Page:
Wednesday, February 15, 2006

Enron, rubber barrels and the dream of unlimited power

/ corruption / celebrations /
... in which Matt Taibbi uses the Enron trials as a metaphor for the past few years of all-around unabashed controlfreakery:

...When Daniel Petrocelli, Skilling's grating and pompous solicitor, made his "my client is just a simple caveman" pitch to the jury, he argued with a straight face that rich people are more perfect and less prone to temptation than the rest of us.

"In 1999, [Skilling] had more money than he ever dreamed of having," he said. Indeed, Skilling and Lay walked away with $150 million and $220 million, respectively. "So why would he do it? What is Jeff Skilling's motive?"

There was silence for a moment, and I kept waiting for some enraged citizen to leap out of the jury box, tackle Petrocelli, start pulling ligature out of his neck. The obscenity of the lawyer's argument defied description, but it also expressed the mind-set that led to Enron. In Skilling's world, being poor was the only real crime; at any rate, being poor made you more suspect than someone with $150 million.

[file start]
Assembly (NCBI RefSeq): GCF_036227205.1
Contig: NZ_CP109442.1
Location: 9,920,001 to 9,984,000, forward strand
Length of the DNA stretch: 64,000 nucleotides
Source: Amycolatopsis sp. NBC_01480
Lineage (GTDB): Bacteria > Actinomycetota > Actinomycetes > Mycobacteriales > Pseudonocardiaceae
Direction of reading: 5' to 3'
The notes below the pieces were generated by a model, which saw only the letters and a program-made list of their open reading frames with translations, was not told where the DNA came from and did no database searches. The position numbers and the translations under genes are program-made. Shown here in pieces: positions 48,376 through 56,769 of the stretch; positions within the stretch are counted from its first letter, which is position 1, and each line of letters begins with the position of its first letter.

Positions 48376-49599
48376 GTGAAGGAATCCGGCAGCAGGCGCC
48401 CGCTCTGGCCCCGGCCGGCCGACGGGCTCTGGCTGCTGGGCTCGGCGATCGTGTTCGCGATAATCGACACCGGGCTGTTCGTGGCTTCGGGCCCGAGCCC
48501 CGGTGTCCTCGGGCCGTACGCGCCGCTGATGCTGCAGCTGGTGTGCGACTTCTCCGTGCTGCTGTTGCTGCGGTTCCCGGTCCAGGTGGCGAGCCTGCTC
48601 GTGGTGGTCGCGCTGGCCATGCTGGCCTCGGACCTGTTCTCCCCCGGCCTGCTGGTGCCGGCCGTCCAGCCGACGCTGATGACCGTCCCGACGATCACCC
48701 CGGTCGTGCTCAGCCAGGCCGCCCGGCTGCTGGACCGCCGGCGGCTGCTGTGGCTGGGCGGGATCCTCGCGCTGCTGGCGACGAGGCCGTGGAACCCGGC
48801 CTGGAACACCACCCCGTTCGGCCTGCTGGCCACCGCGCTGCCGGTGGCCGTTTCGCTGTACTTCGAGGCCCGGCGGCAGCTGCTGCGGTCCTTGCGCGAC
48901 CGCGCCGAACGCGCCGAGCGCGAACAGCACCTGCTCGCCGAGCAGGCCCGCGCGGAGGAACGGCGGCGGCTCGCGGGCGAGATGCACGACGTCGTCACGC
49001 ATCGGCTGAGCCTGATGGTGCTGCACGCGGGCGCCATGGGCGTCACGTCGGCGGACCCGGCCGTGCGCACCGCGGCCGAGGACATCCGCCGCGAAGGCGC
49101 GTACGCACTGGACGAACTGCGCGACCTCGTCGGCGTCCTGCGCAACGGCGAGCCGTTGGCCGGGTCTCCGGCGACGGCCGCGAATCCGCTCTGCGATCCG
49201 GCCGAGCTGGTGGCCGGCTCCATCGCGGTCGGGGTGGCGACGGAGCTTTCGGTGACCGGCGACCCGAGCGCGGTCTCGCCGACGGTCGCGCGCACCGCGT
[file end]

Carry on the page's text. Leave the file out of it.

The Enron scandal, from the very beginning, was always about men not being satisfied with mere riches. The Lay and Skilling story is the story of a company with a simple, comprehensible and highly successful pipeline business that was hijacked by economic revolutionaries desperate to break free of the old reins of traditional business. Their innovation was a gibberish algorithm that allowed them to will themselves to vast riches simply by saying they had them. The idea that there should be any limits offended these people; they wanted to be gods, with limitless wealth, and not subject to the rules of the market but actually being the market themselves...

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